I am become the rash

Recovered from the Wayback Machine.

There are many things I’d like to talk about today. There is Yule Heibel’s post on Foucault and self-exposure, and Mike Golby’s and alembic responses. Yule wrote:

Understand this: whatever is translated into discourse is instrumentalised as social control. It is not the case that chatter about your sexuality or your neuroses or your deepest darkest secrets makes society a freer place. It instead makes it a more fully explored, more discursive place, which in turn contributes to mechanisms of control. People and their exposures are turning into social maps, we’re less multi-dimensional and increasingly flattened into a one-dimensional discursive space.

Which leads one to wonder: how much do we really want to know about each other?

Then there’s the social software folk, who I haven’t pestered for a couple of days. Has anyone but me noticed how they reference each other almost incessantly but rarely reference those on the ‘outside’? It reminds me, somewhat, of how early settlers would pull their wagons into a circle to protect themselves from exposure to attack.

And the day is a beautiful day, with warm weather and beautiful skies still continuing even though rain is predicted every day. I should talk about this. Or better yet, go for a nice long walk somewhere and get away from the re-roofing that is driving me mad. However, I fear that if I open the door, I’ll be exposed to flying debris from the roof.

I could talk about all these things, but I won’t. I am going to talk about my rash, instead.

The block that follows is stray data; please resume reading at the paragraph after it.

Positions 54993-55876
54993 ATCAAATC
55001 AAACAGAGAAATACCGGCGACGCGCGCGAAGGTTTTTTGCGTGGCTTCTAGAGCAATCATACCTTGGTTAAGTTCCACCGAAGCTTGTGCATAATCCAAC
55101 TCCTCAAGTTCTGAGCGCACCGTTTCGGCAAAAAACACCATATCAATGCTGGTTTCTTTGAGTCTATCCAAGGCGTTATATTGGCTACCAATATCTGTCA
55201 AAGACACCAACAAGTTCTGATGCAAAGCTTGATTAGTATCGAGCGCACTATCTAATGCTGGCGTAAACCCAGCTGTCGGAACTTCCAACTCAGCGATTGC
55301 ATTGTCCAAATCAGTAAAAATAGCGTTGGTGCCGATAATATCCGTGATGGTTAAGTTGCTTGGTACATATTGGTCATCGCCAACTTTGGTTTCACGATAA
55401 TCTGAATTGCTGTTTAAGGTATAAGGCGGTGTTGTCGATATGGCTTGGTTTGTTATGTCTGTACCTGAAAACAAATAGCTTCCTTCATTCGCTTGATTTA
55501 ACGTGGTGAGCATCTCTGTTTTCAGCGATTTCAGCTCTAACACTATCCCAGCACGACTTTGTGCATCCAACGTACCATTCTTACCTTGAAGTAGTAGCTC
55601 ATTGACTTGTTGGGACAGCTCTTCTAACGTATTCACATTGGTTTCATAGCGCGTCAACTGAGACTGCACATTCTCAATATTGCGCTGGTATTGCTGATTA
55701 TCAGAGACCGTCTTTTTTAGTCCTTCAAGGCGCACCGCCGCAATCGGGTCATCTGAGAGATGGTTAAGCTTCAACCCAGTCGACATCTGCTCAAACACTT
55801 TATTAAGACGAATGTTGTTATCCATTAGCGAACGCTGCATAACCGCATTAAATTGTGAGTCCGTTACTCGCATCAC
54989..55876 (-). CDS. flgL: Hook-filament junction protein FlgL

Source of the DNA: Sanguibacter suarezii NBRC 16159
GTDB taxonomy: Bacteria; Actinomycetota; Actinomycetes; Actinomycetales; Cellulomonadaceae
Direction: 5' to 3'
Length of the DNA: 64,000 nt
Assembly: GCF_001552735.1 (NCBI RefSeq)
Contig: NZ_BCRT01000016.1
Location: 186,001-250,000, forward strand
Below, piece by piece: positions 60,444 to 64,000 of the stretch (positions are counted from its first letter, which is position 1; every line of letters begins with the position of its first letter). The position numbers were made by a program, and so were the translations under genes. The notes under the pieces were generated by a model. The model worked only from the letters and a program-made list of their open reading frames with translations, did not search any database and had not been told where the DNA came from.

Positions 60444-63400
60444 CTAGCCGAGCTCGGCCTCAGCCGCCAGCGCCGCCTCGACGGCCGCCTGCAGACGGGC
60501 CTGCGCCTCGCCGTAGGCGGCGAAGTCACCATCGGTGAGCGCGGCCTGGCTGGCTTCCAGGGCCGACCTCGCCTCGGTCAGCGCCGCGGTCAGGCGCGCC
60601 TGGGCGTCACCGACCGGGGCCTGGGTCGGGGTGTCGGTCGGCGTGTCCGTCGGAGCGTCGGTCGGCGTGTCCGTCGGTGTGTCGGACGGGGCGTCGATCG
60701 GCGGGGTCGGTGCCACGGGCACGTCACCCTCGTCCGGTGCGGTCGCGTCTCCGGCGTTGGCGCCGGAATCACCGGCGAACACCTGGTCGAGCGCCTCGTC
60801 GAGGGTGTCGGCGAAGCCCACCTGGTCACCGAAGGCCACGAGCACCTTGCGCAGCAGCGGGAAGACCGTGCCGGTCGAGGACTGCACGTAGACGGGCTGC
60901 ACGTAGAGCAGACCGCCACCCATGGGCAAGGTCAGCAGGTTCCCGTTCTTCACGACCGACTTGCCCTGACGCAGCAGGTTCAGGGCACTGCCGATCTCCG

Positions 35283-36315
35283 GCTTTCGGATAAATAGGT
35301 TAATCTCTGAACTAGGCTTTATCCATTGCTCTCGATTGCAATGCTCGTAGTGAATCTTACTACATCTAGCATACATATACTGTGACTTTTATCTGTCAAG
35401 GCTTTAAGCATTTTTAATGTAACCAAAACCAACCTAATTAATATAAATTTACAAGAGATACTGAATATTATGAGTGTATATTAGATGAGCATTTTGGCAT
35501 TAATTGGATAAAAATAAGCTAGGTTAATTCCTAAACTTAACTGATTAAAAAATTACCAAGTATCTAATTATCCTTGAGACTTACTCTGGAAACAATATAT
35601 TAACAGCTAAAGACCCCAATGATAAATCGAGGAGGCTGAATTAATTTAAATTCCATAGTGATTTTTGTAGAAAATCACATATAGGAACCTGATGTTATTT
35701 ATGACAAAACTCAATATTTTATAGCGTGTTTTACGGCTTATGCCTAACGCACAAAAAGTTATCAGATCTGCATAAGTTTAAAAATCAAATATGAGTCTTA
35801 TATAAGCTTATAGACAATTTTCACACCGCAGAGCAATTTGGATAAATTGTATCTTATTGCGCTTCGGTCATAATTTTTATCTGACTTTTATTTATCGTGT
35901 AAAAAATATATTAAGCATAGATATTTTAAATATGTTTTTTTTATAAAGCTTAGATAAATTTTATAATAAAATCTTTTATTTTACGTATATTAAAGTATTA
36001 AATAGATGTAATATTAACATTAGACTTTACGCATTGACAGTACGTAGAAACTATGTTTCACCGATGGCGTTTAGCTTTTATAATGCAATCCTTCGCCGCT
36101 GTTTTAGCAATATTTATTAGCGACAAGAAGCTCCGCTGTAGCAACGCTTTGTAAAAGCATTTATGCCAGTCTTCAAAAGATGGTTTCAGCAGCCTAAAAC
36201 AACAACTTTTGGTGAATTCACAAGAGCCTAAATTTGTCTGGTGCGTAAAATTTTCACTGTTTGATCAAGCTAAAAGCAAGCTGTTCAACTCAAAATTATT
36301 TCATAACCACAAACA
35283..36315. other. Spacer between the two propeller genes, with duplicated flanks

Though this might fit into the category of things you’d rather not know my life has been compressed down to a single awareness: I am the rash and the rash is me. It has spread now to my torso, including my butt, and down my legs. In fact, the only place not covered is my lower arms and hands and my face and neck.

(Wait, wait! I take that back – in the light of the beautiful day, I noticed forward guards of the rash only inches away from my wrist on my left arm. )

My doctor was out yesterday but the clinic connected me with another. She believes the rash is caused by an allergic reaction to the medicines, and to stop taking all of them (which I had already done). I asked her about the ringing ears, aching joints, and lowered spirits and other effects (in fact, the symptoms I had that led me to the doctor originally and led to this round of medicine), but she said that I can take this up with my doctor at a later time; now I have to focus on the rash.

She didn’t feel that topical creams would work and prescribed Prednisone, a cortisone treatment. She warned that she doesn’t necessarily like to prescribe this medicine because it can cause ulcers, so I have to take it with other medication to hopefully cut down this risk.

As you can imagine, I am not sanguine about yet another medication with serious side effects. Researching it online, I also noticed that many times when a severe rash is treated with Prednisone, when the course of pills is finished, the rash will return. This cycle can continue for several rounds.

I then decided to research more on rashes. When you ask a doctor what causes a rash, he or she will answer that some specific agent will cause it: allergic reactions, certain plants, and certain diseases. But they don’t answer you about why you get a rash.

More playing around with Google and I found a few papers that talked about why a person gets a rash. A rash is your body’s way of trying to eliminate something it’s been exposed to; something that’s toxic to it. You get it because your skin is one of the tissues of the body most susceptible to irritation from toxins, and consequently, the one most likely to react. That’s why you’ll get a rash with an allergic reaction, or from sickness. In fact, when you’re feeling sick and have a fever, or a rash, or sinus effects, this is actually your body’s way of fighting disease.